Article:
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Psychol Sci. 2013 Sep;24(9):1623-34. doi: 10.1177/0956797612460406. Epub 2013 Aug 1.

Mental- and physical-health effects of acute exposure to media images of the September 11, 2001, attacks and the Iraq War.

Author information

1
1Department of Psychology and Social Behavior, University of California, Irvine.

Abstract

Millions of people witnessed early, repeated television coverage of the September 11 (9/11), 2001, terrorist attacks and were subsequently exposed to graphic media images of the Iraq War. In the present study, we examined psychological- and physical-health impacts of exposure to these collective traumas. A U.S. national sample (N = 2,189) completed Web-based surveys 1 to 3 weeks after 9/11; a subsample (n = 1,322) also completed surveys at the initiation of the Iraq War. These surveys measured media exposure and acute stress responses. Posttraumatic stress symptoms related to 9/11 and physician-diagnosed health ailments were assessed annually for 3 years. Early 9/11- and Iraq War-related television exposure and frequency of exposure to war images predicted increased posttraumatic stress symptoms 2 to 3 years after 9/11. Exposure to 4 or more hr daily of early 9/11-related television and cumulative acute stress predicted increased incidence of health ailments 2 to 3 years later. These findings suggest that exposure to graphic media images may result in physical and psychological effects previously assumed to require direct trauma exposure.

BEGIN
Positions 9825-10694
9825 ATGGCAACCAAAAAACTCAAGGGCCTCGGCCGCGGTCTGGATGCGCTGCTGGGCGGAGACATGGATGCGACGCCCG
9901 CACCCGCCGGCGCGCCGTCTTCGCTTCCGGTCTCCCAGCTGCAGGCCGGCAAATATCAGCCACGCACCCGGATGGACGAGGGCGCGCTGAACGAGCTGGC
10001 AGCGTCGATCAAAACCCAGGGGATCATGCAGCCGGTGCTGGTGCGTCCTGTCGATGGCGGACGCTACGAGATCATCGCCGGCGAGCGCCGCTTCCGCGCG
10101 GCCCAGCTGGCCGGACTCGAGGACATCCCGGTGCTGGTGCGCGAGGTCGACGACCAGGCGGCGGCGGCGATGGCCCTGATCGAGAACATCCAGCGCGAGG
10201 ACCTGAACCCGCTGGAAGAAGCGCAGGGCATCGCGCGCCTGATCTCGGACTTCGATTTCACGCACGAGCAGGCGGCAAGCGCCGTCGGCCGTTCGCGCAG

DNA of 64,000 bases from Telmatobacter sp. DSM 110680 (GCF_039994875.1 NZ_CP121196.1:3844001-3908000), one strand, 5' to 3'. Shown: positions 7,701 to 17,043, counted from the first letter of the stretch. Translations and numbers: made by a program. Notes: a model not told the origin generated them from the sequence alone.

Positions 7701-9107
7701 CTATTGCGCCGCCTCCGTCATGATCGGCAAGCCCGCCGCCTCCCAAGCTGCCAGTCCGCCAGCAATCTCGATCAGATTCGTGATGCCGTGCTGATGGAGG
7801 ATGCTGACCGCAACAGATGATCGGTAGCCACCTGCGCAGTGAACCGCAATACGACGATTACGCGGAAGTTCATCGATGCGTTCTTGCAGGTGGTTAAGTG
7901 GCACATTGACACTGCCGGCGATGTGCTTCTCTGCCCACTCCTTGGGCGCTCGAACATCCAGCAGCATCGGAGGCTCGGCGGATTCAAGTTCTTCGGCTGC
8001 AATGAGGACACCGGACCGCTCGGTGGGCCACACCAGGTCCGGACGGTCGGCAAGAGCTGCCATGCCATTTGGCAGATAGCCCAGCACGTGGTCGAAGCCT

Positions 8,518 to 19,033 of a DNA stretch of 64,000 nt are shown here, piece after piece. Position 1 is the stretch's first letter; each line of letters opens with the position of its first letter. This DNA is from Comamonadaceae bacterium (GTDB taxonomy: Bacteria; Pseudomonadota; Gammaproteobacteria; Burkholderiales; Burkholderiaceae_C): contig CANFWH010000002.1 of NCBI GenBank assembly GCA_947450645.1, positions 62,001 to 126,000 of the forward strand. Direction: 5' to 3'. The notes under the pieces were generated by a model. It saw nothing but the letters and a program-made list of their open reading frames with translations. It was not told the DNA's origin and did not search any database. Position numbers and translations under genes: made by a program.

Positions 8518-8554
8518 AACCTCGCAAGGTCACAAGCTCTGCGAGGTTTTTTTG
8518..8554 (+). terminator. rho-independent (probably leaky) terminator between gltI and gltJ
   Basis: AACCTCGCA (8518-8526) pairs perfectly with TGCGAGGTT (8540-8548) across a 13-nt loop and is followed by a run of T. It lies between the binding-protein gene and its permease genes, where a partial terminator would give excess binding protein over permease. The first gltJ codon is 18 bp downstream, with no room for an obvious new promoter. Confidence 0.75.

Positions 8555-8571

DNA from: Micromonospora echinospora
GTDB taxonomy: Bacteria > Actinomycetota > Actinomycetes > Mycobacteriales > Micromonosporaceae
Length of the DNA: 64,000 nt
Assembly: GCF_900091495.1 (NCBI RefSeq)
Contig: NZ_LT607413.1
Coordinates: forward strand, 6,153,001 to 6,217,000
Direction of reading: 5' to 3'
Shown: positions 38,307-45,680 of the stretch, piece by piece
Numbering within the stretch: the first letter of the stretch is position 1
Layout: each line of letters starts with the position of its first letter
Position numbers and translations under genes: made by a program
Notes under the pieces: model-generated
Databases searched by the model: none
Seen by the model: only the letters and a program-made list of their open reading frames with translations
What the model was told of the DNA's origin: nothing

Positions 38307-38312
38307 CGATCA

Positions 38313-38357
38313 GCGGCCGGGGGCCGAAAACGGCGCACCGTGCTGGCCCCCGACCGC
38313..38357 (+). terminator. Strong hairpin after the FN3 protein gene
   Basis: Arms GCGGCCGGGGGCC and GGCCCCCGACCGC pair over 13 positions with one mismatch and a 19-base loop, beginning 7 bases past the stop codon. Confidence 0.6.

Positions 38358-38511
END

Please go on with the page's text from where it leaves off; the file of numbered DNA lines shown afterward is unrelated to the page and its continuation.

KEYWORDS:

Iraq War; September 11; acute stress symptoms; media; physical health; posttraumatic stress symptoms; television; terrorism

PMID:
23907546
DOI:
10.1177/0956797612460406
[Indexed for MEDLINE]
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